The illustrator behind our Catholic Social Teaching Toolkit
21 Feb 18
Over the years, we have loved working with James Foley, Australian children's book author and illustrator, to bring to life important poverty aid and development concepts and ideas.
You may have seen his brilliant cartoons featured in our Catholic Social Teaching Toolkit and Just Visiting resources. We chatted to James about how he has used his talent in illustrating to work for social justice.
Credit: James Foley
When did you first become involved with Caritas Australia?
I went on an immersion with Caritas when I was at university, in 2005.
Why did you decide to support Caritas Australia?
I wanted to learn about how aid and development work; to see how it actually happens on the ground.
Tell us about your immersion experience. What was your greatest learning? What surprised you most? What did you think it would be like and what was it like in reality? How did it impact your understanding of Caritas' work?
Four classmates and myself went to Cambodia. I’d been to South-East Asia before, but only Singapore and Bali, so my expectations were a little off. Cambodia was something else. Poverty and hardship were readily apparent. The brutal actions of the Khmer Rouge were so recent that the evidence was literally underfoot. But then we took in the stunning natural environment, and met the friendly people, and saw the incredible ancient history of Angkor Wat. It was such an intense experience.
We visited many local grassroots NGOs that supported their local communities in a number of ways; it was so useful to see how Caritas entrusted local people with caring for their own communities.
When did you start your career as an illustrator?
I always drew for myself; then I drew for my school and university newspapers. I started doing freelance drawing jobs in my early twenties. When I was 27 I joined a community of children’s book writers and illustrators, and that really kicked things off for me. I’ve been making children’s books for nine years now.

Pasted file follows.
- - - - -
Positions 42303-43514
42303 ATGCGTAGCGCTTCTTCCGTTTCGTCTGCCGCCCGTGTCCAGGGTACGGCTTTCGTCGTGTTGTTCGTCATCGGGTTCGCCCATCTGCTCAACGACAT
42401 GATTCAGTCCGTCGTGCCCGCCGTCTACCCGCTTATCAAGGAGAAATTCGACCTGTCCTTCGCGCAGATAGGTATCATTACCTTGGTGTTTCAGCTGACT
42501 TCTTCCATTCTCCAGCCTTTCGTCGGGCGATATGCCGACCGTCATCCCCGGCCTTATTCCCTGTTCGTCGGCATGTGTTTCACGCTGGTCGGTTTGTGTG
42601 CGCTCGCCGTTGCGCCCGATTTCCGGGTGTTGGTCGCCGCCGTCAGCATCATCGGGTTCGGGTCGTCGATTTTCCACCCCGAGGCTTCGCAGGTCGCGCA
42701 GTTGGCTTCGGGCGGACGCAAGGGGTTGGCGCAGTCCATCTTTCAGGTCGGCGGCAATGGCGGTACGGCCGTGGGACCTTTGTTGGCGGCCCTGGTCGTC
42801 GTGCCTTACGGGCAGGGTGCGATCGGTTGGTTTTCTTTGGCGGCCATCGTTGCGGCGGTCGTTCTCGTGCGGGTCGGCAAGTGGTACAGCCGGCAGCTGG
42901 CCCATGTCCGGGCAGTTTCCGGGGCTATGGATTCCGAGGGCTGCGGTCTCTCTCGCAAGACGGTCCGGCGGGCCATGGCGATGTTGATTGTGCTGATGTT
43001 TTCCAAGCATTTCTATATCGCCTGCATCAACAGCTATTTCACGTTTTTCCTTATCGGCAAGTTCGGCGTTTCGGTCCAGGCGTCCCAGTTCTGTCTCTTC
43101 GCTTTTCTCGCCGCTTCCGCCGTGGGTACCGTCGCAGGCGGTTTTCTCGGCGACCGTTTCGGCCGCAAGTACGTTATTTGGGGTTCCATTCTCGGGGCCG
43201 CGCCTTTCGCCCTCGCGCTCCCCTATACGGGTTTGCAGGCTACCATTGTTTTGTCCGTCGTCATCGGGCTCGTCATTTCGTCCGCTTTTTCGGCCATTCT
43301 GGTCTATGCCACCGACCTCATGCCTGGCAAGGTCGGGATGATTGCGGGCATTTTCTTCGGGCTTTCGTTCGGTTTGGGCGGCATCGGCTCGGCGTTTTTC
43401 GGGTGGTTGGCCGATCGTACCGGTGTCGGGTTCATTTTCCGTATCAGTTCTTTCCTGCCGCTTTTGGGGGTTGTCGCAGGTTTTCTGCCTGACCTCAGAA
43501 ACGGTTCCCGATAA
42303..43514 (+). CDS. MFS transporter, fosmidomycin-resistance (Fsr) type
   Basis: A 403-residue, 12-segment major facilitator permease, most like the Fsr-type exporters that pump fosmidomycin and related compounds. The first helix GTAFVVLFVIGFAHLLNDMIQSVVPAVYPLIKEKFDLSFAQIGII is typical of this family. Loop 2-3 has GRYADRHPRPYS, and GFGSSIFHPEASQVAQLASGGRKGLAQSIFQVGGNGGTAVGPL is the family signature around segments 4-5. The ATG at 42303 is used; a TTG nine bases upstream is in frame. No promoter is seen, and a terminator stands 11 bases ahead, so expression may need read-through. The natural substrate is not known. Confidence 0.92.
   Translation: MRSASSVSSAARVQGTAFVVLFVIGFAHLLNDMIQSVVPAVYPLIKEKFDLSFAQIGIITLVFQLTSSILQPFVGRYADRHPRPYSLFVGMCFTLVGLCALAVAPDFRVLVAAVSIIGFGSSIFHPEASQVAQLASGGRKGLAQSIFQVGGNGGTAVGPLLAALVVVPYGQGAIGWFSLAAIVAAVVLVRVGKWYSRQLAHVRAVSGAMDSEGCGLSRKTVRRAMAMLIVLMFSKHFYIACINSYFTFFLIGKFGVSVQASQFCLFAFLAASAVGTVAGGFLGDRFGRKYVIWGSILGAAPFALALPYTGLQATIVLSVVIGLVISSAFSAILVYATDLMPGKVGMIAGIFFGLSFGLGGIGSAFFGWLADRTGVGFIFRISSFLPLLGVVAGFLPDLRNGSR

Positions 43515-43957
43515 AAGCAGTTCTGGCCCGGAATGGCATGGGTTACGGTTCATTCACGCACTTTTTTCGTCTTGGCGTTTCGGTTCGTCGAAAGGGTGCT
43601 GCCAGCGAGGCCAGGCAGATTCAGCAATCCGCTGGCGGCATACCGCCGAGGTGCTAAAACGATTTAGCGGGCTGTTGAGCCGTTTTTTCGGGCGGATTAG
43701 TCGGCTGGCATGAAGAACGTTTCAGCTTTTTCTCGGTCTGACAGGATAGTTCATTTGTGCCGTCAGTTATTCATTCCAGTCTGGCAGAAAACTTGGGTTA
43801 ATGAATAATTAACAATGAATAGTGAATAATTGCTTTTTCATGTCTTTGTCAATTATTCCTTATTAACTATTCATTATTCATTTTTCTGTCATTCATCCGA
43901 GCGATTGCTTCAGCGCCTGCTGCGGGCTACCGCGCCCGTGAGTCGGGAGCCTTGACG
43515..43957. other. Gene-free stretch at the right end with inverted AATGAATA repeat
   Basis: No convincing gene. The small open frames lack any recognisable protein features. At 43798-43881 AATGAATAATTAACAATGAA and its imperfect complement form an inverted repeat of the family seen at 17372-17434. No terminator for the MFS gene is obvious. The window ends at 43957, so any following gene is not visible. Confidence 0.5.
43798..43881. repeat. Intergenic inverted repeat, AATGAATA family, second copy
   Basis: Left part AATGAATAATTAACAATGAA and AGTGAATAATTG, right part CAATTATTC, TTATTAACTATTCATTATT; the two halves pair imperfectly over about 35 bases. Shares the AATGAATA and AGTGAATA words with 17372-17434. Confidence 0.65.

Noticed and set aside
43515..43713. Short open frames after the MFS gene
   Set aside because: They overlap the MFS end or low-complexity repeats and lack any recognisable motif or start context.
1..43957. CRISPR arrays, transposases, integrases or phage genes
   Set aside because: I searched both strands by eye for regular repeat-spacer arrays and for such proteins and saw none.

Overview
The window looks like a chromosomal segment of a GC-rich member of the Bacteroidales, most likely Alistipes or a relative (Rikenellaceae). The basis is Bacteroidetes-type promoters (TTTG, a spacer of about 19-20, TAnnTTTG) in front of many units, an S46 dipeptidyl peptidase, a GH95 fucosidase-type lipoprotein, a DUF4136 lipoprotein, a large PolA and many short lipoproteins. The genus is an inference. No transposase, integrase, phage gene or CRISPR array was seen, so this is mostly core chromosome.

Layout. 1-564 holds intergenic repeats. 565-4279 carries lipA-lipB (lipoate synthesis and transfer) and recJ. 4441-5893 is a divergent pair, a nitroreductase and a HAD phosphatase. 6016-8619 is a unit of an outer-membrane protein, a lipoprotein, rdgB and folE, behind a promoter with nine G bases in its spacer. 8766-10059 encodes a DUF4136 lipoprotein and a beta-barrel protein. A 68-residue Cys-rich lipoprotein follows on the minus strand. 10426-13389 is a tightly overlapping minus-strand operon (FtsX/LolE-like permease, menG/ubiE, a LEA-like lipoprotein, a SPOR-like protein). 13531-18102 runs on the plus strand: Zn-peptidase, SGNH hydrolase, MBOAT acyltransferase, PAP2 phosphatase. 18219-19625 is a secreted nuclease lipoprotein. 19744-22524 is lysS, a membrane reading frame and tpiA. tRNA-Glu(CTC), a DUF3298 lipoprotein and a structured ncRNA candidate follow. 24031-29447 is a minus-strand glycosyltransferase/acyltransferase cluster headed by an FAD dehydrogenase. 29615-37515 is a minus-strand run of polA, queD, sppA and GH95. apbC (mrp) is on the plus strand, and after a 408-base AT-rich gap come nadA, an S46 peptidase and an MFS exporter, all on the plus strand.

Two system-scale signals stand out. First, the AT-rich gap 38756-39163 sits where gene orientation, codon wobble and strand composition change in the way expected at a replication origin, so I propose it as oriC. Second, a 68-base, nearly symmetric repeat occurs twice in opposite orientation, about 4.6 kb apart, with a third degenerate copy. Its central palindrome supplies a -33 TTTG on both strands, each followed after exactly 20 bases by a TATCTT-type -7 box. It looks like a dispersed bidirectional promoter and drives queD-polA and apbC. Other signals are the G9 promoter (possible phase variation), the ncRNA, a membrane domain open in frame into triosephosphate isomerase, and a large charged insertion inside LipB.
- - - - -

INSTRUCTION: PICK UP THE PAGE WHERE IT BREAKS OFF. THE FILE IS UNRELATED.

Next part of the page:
You've been involved in a few Caritas education projects, such as creating the cartoons and comics for the Catholic Social Teaching Toolkit. What did you know about Catholic Social Teaching before the project? What was most challenging/interesting about this project?
I only knew what I’d learned from my immersion experience. The most challenging thing was trying to illustrate abstract concepts in a simple way, which primary school students would be able to understand. The team at Caritas and I went through many drafts before figuring out how we could show things most clearly.
What has been your favourite Caritas cartoon project and why?
I loved working on the Catholic Social Teaching comics, and getting to learn about the Caritas projects in Brazil. I could watch the video footage of the Brazilian projects and use them for photo reference - so lots of the characters and settings I drew in those comics are based on real people and real places.
What social justice issues you passionate about?
My first child was only just born, so it’s made me more aware of our environment, and how urgently we need to stop climate change. Otherwise, who knows what the world will be like when my son is five, 10 or 20?
What might you say to other artists who'd like to use their skills for social justice?
Art and story are hugely important and useful ways to get across information about issues. Everyone likes to look at cartoons and comics; everyone likes to hear stories, watch movies, and listen to music. There are infinite ways you can use your creativity to educate and inspire others.
What other projects are you currently working on?
I’m working on a series of comic books for middle to upper primary students. They’re sci-fi with a female main character and very silly humour.
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